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The Effect of Exercise on Mental Health

By Adam Park, Ocotillo Village Personal Trainer

Many people know exercise offers great physical benefits including weight control, cardiac health, blood pressure management, and minimizes the risk of other health conditions. Exercise also has a significant effect on our mental health. Regular exercise helps improve mental health by reducing stress levels, sharpening memory, regulating sleep cycles, and providing opportunities for socialization.

How does exercise effect stress and anxiety?

For many, exercise is used as a stress reliever. When we workout, our bodies go through a positive stress response known as eustress. Eustress allows us to deal with other stressors in a healthy way by triggering the release of endorphins and serotonin. Serotonin is important because it balances mood and promotes a healthy sleep cycle. Endorphins act as natural pain relievers and trigger positive feelings in the body which can help increase one’s self-esteem. Endorphins and serotonin work together to produce a positive mood and clear “brain fog.”  The release of these hormones also causes the stress hormone cortisol to decrease. High levels of cortisol can lead to health issues relating to heart health, blood pressure and even weight gain or loss. Being physically active helps to regulate our hormones, which will improve our overall quality of life.

How much exercise is enough?

Research studies suggest that getting regular amounts of exercise can effect mental health. Exercise decreases tension in our bodies, so we can consistently be in a more relaxed state. The American College of Sports Medicine (ACSM) recommends at least 150 minutes of moderate physical activity a week for every adult, or at least 30 minutes a day. If you don’t have enough time to get in at least 30 minutes a day, you can break it up into 10 minute sessions. The key is to commit to some amount of moderate activity — such as walking, yoga classes, weight training, and tennis — most days of the week. Find out what you enjoy doing and get to it!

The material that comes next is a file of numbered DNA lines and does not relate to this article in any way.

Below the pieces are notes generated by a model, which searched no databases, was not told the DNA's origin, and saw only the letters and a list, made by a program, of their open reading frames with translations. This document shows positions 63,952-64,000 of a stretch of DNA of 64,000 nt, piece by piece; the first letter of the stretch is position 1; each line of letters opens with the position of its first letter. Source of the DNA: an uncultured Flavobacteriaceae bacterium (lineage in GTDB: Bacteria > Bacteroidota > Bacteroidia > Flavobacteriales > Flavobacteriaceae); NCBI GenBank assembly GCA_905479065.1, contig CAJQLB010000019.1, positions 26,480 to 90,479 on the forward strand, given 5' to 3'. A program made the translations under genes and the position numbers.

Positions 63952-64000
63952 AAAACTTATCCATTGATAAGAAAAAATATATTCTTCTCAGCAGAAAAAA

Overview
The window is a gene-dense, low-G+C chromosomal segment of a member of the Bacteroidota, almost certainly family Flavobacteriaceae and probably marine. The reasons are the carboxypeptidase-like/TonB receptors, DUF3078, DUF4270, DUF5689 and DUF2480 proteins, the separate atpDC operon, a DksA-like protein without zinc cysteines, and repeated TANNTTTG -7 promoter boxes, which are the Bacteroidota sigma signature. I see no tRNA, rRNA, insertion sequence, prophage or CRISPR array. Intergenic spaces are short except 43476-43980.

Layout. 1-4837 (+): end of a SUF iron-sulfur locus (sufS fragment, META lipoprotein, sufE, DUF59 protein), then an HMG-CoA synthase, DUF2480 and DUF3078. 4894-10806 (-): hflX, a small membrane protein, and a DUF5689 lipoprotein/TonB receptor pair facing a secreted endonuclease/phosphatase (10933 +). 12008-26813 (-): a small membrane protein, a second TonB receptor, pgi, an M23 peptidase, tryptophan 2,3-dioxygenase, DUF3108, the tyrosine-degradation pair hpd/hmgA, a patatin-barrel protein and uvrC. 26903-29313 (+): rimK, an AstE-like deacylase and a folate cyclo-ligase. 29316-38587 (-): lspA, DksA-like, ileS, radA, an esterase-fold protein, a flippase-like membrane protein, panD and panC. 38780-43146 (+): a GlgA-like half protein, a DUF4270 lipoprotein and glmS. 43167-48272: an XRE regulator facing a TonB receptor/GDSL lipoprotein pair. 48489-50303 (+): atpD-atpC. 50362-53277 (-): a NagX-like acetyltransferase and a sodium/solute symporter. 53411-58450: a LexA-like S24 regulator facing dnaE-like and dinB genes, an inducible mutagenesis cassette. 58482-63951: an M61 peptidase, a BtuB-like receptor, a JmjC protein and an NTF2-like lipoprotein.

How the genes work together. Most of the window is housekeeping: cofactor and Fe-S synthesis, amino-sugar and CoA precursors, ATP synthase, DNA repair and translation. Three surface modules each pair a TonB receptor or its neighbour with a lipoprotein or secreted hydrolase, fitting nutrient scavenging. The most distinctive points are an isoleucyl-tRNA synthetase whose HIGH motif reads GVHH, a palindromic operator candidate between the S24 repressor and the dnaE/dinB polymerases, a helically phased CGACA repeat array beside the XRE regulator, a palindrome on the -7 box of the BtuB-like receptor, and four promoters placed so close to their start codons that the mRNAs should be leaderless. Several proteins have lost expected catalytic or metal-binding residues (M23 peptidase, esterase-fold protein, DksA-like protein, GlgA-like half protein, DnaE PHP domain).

Why is sleep important for mental health?

The better sleep we get, the better mood we are in and the more alert we feel. Getting regular exercise helps to promote great sleep patterns.  When energy is expended through physical activity, our bodies will fall asleep faster and stay asleep longer to re-energize again. This cycle optimizes our circadian rhythm. If you find yourself exercising later in the evening and feel too energized to go to sleep, try doing lighter intensity workouts such as yoga, Pilates, or walking.

How to start exercising to increase wellbeing

The Village offers countless opportunities to increase your mental health and wellbeing through exercise and social interactions. From golf outings to hiking, happy hours and even trips overseas, we offer a mix of social activities for every interest.

If you find it hard to get the motivation to exercise every day, we have a team of excellent personal trainers, group exercise instructors and sport coaches that can assist you in boosting motivation. Our personal trainers are certified, hold four-year college degrees in exercise and wellness and help individuals stay motivated through positive interactions and accountability. Personalized workout plans are designed for you to maximize success.

Our group exercise instructors focus on class-style exercise routines that offer great direction and feedback. Also, group classes are a perfect opportunity to meet other members. Want to learn a new sport? Take it to the courts and get in touch with our excellent tennis, squash, racquetball and basketball coaches. They not only help with improving your game, but also help create a fun environment with opportunities of social interaction. Life truly is better at the Village!

Trainer on a foam roller

Adam Park

Adam is a Midwest transplant hailing from Michigan. He attended Oakland University and received a degree in Wellness Health Promotions and Injury Prevention.  Before becoming a trainer at Ocotillo Adam helped individuals reach their goals in Medical Fitness facilities.  He has worked with a range of individuals including special risk populations (diabetes, cancer, cardiac, pulmonary, orthopedic injury, weight loss), sport specific, injury prevention and general fitness. He loves helping people achieve a healthier lifestyle one day at a time.


When Adam is not training, he is enjoying the outdoors playing Rugby, Fly Fishing, hiking, and laying by the pool.

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